Could Advocacy Solve the Looming Knowledge Gap in Congress?

Knowledge Gap October 12, 2018 By: David Lusk

Midterm elections will escalate the number of House and Senate members who know little about association issues. Plan your outreach and education strategy now.

Primary season is over, and we’re heading full steam into November’s congressional elections. The 2018 races are already considered monumental and part of a “change” election.

The Congress sworn in next January will be one with significantly less experience than the 115th. Why? Several members of the House and Senate joined the administration, are seeking another office, have died, or resigned due to scandal. And, a record number of House Republicans have announced retirement, including Speaker Paul Ryan (R-WI). According to the House Press Gallery’s “casualty list,” these departures total 80 seats in the House and Senate and were from both major parties. Plus, Ryan’s departure means that regardless of who wins control of the House, a new speaker will be elected who will choose new committee chairs and other leadership positions.

Don’t forget, some incumbents will lose reelection bids in November, regardless of party. While predictive models haven’t been as accurate lately, history tells us the party in control of the White House (Republicans in this case) loses seats in midterm elections. Opinion pollster FiveThirtyEight’s research predicts Democrats will pick up between 17 to 59 House seats. They also note some Democratic Senate incumbents could lose reelection in spite of this potential “blue wave.” We could easily see 100 to 125 members (or more) of the 116th Congress, around a quarter of the institution that oversees lawmaking for the world's largest nominal gross domestic product, seated in January having less than two years’ experience (with the majority of these seats being filled by incoming lawmakers).

For comparison, the “Republican revolution” of 1994 elected 97 freshmen (18 percent of Congress), while 107 freshmen were elected in 2010 (20 percent of Congress). It’s not unimaginable that a handful of legislators will decide they’ve had enough of DC and retire between November 6 and the first few months of 2019, having “held the seat” through the election so a governor of the same party can appoint a new member (especially in toss-up races). That would bump this “experience and knowledge gap” even higher.

Even the largest lobbying shops will find it a struggle to build rapport with so many inexperienced lawmakers during the first six months of 2019, prime Capitol Hill fly-in season for many associations. This looming knowledge gap means constituent meetings with lawmakers will center around issue education, not issue advocacy. Can Capitol Hill staff, whose average tenure has now dropped from two years to 18 months, buffer this knowledge shortfall very much? How do associations and other interest groups successfully achieve their policy goals in such an environment?

What’s Next for Associations

Just like exercise and personal health, a healthy federal policy effort isn’t built on an activism spike that occurs just once each year, particularly in the coming scenario. But a number of associations will enter this environment confidently in 2019.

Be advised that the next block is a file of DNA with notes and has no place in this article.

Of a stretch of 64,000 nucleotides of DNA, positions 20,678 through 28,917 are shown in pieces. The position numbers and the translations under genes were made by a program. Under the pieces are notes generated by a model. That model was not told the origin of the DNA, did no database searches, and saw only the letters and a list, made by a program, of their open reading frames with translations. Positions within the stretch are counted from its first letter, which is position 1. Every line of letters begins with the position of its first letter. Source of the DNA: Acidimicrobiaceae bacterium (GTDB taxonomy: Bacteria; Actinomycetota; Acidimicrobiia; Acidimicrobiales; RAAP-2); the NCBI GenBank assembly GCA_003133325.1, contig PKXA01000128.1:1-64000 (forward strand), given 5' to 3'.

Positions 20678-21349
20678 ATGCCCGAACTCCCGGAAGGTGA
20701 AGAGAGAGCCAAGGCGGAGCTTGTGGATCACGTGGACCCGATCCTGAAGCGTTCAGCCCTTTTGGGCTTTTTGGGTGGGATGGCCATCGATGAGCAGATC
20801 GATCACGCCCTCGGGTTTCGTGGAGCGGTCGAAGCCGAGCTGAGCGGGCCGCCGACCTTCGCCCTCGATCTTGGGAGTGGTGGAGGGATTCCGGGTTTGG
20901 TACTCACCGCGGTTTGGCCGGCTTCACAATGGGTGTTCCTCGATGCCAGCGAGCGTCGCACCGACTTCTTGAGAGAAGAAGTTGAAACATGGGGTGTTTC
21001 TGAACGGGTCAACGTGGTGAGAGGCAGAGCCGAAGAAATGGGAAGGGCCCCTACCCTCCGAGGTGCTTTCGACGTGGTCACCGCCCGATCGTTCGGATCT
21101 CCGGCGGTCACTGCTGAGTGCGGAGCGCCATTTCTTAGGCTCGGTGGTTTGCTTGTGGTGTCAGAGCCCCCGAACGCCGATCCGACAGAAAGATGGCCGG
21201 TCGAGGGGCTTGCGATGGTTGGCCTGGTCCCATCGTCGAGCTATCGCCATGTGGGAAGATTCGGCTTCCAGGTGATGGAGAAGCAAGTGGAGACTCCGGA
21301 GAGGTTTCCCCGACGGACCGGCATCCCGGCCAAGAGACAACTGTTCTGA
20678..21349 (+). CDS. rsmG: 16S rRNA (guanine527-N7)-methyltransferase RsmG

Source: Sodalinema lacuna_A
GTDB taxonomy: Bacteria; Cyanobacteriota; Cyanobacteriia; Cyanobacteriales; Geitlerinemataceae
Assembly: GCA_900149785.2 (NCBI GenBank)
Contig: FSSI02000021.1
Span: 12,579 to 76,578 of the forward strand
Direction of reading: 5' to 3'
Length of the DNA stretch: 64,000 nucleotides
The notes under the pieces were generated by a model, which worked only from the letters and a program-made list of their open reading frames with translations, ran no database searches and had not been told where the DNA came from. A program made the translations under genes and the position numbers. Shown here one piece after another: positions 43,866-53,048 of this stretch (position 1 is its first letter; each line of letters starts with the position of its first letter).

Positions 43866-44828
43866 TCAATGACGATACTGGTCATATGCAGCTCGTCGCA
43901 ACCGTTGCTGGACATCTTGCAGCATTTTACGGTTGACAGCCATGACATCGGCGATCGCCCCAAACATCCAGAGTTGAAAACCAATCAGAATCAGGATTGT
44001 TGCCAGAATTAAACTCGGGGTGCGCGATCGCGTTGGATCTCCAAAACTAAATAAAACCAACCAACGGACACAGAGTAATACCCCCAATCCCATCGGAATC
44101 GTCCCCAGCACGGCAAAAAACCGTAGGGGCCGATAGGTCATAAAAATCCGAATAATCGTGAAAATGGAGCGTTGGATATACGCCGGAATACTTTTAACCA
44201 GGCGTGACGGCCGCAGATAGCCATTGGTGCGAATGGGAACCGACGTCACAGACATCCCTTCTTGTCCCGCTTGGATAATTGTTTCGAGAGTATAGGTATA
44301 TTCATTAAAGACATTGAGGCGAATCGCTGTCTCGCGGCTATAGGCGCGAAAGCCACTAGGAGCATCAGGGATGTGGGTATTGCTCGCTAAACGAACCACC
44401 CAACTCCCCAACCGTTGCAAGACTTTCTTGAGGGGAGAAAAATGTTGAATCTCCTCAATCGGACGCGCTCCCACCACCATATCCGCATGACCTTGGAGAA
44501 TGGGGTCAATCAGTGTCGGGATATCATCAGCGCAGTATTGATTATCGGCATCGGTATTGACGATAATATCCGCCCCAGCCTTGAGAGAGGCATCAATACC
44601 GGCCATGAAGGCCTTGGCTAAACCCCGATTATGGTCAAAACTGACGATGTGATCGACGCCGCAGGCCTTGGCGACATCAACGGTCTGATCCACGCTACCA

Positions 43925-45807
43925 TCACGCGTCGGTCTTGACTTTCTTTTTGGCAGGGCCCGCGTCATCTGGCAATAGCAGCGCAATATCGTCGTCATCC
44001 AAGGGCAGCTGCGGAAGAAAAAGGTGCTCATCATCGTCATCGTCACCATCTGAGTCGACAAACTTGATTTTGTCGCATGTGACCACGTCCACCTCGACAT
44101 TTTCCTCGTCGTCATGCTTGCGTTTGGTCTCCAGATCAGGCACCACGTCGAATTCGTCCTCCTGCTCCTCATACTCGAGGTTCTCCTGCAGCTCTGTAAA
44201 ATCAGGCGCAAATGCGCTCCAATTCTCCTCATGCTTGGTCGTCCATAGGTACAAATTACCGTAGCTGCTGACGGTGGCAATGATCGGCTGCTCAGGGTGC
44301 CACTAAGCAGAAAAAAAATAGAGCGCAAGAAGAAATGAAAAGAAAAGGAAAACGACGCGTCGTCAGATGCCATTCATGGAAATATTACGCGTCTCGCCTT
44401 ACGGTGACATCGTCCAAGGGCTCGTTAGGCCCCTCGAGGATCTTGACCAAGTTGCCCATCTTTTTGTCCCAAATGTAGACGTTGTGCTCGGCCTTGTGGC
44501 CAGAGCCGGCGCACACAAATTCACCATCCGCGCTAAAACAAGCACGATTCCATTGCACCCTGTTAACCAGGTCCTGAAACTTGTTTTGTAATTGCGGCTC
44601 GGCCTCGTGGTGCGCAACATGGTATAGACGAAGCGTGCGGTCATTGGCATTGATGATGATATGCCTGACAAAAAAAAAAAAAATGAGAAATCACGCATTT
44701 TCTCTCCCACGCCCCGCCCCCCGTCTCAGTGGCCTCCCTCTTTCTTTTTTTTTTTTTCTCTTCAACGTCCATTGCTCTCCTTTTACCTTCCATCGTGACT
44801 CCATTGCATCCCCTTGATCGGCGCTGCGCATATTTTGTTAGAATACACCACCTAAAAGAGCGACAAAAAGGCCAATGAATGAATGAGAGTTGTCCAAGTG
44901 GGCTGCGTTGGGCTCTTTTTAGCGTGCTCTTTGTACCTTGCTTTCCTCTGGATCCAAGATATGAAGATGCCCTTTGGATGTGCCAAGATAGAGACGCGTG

For years, some associations and nonprofits have been instructing their members and supporters on how to interact with lawmakers on a recurring basis, creating relationship-based advocacy programs fueled by “super advocates.” These volunteers are trained in advanced advocacy techniques and deployed throughout the year, both in DC and back home in the district, extending the enterprise by empowering advocates with policy responsibilities once reserved only for staff. They have created an “evergreen” advocacy effort with relationships in place regardless of which party leads a chamber of Congress or which individual member leads an issue, or when.

Even the largest lobbying shops will find it a struggle to build rapport with so many inexperienced lawmakers during the first six months of 2019, prime Capitol Hill fly-in season for many associations.

Rest assured, these key contacts will engage incoming legislators shortly after the elections, sharing their stories and helping them understand how federal policy affects the communities they will represent as of January. Some issue ambassador programs are so proactive that their volunteers have been approaching those running for office all year, working to make their issues a part of the candidate commentary leading up to November 6.

These aren’t your basic “online activists” who just click a mouse and send a message. Rather, associations invest deeply in these key contacts, helping them understand how to engage at a higher level and be an asset to legislators. Performance-based metrics gauge the success of each advocate.

Many of these organizations witnessed the fruits of their labors over the last few years, achieving unprecedented legislative and regulatory victories. Having dozens or hundreds of volunteers at the ready to boost lobbying efforts should prove invaluable with a legislature that will lack even a basic understanding of most associations’ issues.

Has your association considered how it will address the looming knowledge gap in Congress and advance your policy agenda in 2019? Extending the enterprise and leaning on your members via a key contact program could be one of the most effective investments to make for next year—and beyond.

David Lusk

David Lusk is the founder of Key Advocacy in Arlington, Virginia, and content co-chair of the ASAE Government Relations Section Council.